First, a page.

Figure 1.

Geographical situation of Isfahan province

2. Method used

The software of geographic information system (GIS) was used after entering data in the mapping information table; spatial distribution was mapped and distribution of Geographical Epidemiology of Death Due to Cardiovascular Diseases in the was determined this case study, the rate of all the deaths in Isfahan province (Iran) within 2005 to 2009 was provided. The collected data was used to find out the rate of deaths due to cardiovascular diseases and preparing geographical distribution maps. Then, by putting down the death rates for different sexes (men and women), the geographical distribution map for deaths with regards to cardiovascular diseases was drawn.

3. Air pollution

Any visible or invisible particle or gas found in the air that is not part of the original, normal composition. Generally any substance that people introduce into the atmosphere that has damaging effects on living things and the environment is considered air pollution. Carbon dioxide, a greenhouse gas, is the main pollutant that is warming Earth. Though living things emit carbon dioxide when they breathe, carbon dioxide is widely considered to be a pollutant when associated with cars, planes, power plants, and other human activities that involve the burning of fossil fuels such as gasoline and natural gas. In the past 150 years, such activities have pumped enough carbon dioxide into the atmosphere to raise its levels higher than they have been for hundreds of thousands of years. Other greenhouse gases include methane—which comes from such sources as swamps and gas emitted by livestock—and chlorofluorocarbons (CFCs), which were used in refrigerants and aerosol propellants until they were banned because of their deteriorating effect on Earth's ozone layer. Another pollutant associated with climate change is sulfur dioxide, a component of smog (9). Sulfur dioxide and closely related chemicals are known primarily as a cause of acid rain. But they also reflect light when released in the atmosphere, which keeps sunlight out and causes Earth to cool. Volcanic eruptions can spew massive amounts of sulfur dioxide into the atmosphere, sometimes causing cooling that lasts for years. In fact, volcanoes used to be the main source of atmospheric sulfur dioxide; today people are(10). Industrialized countries have worked to reduce levels of sulfur dioxide, smog, and smoke in order to improve people's health. But a result, not predicted until recently, is that the lower sulfur dioxide levels may actually make global warming worse. Just as sulfur dioxide from volcanoes can cool the planet by blocking sunlight, cutting the amount of the compound in the atmosphere lets more sunlight through, warming the Earth. This effect is exaggerated when elevated levels of other greenhouse gases in the atmosphere trap the additional heat.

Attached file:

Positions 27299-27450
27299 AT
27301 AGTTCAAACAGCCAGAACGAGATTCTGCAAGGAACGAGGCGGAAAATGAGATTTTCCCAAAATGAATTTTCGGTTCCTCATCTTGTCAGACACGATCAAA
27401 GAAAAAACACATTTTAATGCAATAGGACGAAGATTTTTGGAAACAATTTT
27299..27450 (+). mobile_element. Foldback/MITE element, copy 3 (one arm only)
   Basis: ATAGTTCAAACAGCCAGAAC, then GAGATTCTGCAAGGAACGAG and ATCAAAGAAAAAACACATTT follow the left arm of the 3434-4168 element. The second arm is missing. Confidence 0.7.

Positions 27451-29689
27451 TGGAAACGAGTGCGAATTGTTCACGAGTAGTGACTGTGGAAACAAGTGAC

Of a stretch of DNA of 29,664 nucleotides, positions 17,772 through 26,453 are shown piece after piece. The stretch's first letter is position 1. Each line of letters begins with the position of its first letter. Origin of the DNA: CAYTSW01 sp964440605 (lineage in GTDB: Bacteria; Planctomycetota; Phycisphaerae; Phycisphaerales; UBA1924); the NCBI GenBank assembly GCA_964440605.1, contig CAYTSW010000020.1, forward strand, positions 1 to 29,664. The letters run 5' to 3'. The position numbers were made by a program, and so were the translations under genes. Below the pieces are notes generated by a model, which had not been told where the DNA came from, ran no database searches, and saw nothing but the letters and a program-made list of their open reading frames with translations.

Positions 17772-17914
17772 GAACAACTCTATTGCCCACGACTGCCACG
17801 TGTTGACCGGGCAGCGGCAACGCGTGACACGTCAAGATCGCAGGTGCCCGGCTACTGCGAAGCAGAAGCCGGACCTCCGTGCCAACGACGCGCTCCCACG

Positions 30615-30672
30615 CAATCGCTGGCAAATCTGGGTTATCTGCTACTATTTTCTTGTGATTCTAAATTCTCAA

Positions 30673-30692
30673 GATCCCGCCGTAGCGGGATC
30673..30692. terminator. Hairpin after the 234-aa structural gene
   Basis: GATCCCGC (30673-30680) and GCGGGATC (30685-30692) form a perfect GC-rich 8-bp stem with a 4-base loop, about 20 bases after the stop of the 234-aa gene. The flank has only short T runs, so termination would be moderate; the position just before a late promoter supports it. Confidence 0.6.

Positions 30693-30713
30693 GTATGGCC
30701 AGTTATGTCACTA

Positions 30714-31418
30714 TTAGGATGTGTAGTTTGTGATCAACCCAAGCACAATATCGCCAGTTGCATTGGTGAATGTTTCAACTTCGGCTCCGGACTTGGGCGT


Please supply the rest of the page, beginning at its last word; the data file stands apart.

3.1. Major classes of air pollution

  • Carbon Oxides (CO and CO2)

  • Sulfur Oxides (SO2)

  • Nitrogen Oxides (NO and NO2)

  • Volatile Organic Compounds (VOCs – CFCs)

  • Suspended Particulate Matter (soot, dust, asbestos, lead etc).

  • Photochemical Oxidants (ozone O3)

  • Radioactive Substances (Radon)

  • Hazardous Air Pollutants (carcinogens, etc) (11).

3.2. Where do these pollutants come from?


Figure 2.

Source of Air Pollution (12)

Health and Effects of Air Pollution
PollutantHealth Effects
Ozone (O3)Decreases lung function and causes respiratory symptoms, such as coughing and shortness of breath; aggravates asthma and other lung diseases leading to increased medication use, hospital admissions, emergency department (ED) visits, and premature mortality.
Matter (PM)
Short-term exposures can aggravate heart or lung diseases leading to symptoms, increased medication use, hospital admissions, ED visits, and premature mortality; long-term exposures can lead to the development of heart or lung disease and premature mortality.
Lead (Pb)Damages the developing nervous system, resulting in IQ loss and impacts on learning, memory, and behavior in children. Cardiovascular and renal effects in adults and early effects related to anemia.
Oxides of
Sulfur (SOx)
Aggravate asthma, leading to wheezing, chest tightness and shortness of breath, increased medication use, hospital admissions, and ED visits; very high levels can cause respiratory symptoms in people without lung disease.